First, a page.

Gospel: Luke 23:35-43
The people stayed there watching him. As for the leaders, they jeered at him. ‘He saved others,’ they said ‘let him save himself if he is the Christ of God, the Chosen One.’ The soldiers mocked him too, and when they approached to offer vinegar they said, ‘If you are the king of the Jews, save yourself’. Above him there was an inscription: ‘This is the King of the Jews’.
One of the criminals hanging there abused him. ‘Are you not the Christ?’ he said. ‘Save yourself and us as well.’ But the other spoke up and rebuked him. ‘Have you no fear of God at all?’ he said. ‘You got the same sentence as he did, but in our case we deserved it: we are paying for what we did. But this man has done nothing wrong. Jesus,’ he said ‘remember me when you come into your kingdom.’ ‘Indeed, I promise you,’ he replied ‘today you will be with me in paradise.’
The Gospel of the Lord
Donal Neary SJ
Church Reflections, Year C
Feast of Christ the King
Jesus couldn’t do much for the man on the cross… his own hands were nailed. He couldn’t take him off, but he gave him more than he could ask for. He gave him paradise.
Where is God in our suffering? What sort of hope can we find this week in our country? What with so many horrible atrocities taking place, and the economic mess we have. What has God and the Church to say? God in his love for his people, and the Church with its social teachings – have they any message of hope?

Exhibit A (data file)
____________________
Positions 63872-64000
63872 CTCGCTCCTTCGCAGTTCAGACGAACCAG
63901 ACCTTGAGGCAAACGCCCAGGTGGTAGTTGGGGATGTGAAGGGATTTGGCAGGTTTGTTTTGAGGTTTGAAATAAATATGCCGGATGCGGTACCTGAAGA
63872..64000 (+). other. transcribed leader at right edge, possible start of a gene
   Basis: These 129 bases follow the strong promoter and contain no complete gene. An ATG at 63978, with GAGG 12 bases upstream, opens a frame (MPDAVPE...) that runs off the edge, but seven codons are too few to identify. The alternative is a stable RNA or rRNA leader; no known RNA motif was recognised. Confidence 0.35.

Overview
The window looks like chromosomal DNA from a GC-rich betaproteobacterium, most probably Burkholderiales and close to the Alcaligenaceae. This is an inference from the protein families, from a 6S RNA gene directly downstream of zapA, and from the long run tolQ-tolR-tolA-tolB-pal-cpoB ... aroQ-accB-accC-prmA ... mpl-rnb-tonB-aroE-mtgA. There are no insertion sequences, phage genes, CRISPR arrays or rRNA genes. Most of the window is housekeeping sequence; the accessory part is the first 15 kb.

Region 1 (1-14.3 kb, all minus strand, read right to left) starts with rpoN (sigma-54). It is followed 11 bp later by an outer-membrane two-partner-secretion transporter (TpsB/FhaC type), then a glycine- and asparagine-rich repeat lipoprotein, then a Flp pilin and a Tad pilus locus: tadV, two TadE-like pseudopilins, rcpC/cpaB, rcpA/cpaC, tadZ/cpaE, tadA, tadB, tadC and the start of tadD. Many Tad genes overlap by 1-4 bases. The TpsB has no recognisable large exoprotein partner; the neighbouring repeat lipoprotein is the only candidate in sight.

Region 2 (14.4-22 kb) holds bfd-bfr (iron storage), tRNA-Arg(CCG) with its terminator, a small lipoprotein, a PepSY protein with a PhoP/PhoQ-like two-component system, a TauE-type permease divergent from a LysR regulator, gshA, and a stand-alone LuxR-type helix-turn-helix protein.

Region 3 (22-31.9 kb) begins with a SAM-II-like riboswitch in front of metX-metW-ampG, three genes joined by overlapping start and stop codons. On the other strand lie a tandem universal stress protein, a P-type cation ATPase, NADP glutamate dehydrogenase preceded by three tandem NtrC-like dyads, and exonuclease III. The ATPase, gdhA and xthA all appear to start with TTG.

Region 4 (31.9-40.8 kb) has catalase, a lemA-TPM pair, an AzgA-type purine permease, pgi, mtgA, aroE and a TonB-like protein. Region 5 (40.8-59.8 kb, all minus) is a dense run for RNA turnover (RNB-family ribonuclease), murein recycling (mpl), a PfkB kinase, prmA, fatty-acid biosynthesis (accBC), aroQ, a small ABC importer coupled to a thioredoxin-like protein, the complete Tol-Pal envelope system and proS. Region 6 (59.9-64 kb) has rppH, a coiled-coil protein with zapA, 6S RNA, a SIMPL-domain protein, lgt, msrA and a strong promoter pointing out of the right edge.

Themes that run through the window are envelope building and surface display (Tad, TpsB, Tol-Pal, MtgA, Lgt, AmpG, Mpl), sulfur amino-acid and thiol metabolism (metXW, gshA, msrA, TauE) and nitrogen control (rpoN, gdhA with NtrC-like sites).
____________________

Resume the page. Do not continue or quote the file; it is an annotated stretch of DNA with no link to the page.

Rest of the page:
Where is God? God did not cause the recession nor murders. We may learn a lot through it and good may come later or now. Our suffering at the moment is of human making. Not of our making, but of some of our leaders and bankers, mostly through greed. God is with us suffering like he was with the thief. He didn’t cause the suffering of the man on the next cross to him. He wants our happiness and wants justice and prosperity for all.
God is with us, holding our hands, asking us to support each other. The Church will offer a place and space to find the love of God, and its social teaching will ask us to look for the common good in the future. It offers also a place where we can hear the Church’s approach to our economic future, reminding us all the time of the needs of the poor and the ordinary in education, medical care, housing and the ways in which the very old and the poor will suffer most in a situation which has been none of their doing. We are the Church and called on to make our voices heard for those who, like the man on the next cross, have little voice except to ask for help.
Lord, thy kingdom come.
Gospel and Gosple Reflection are taken from Mass Readings and Sunday Homily - Catholicireland.net.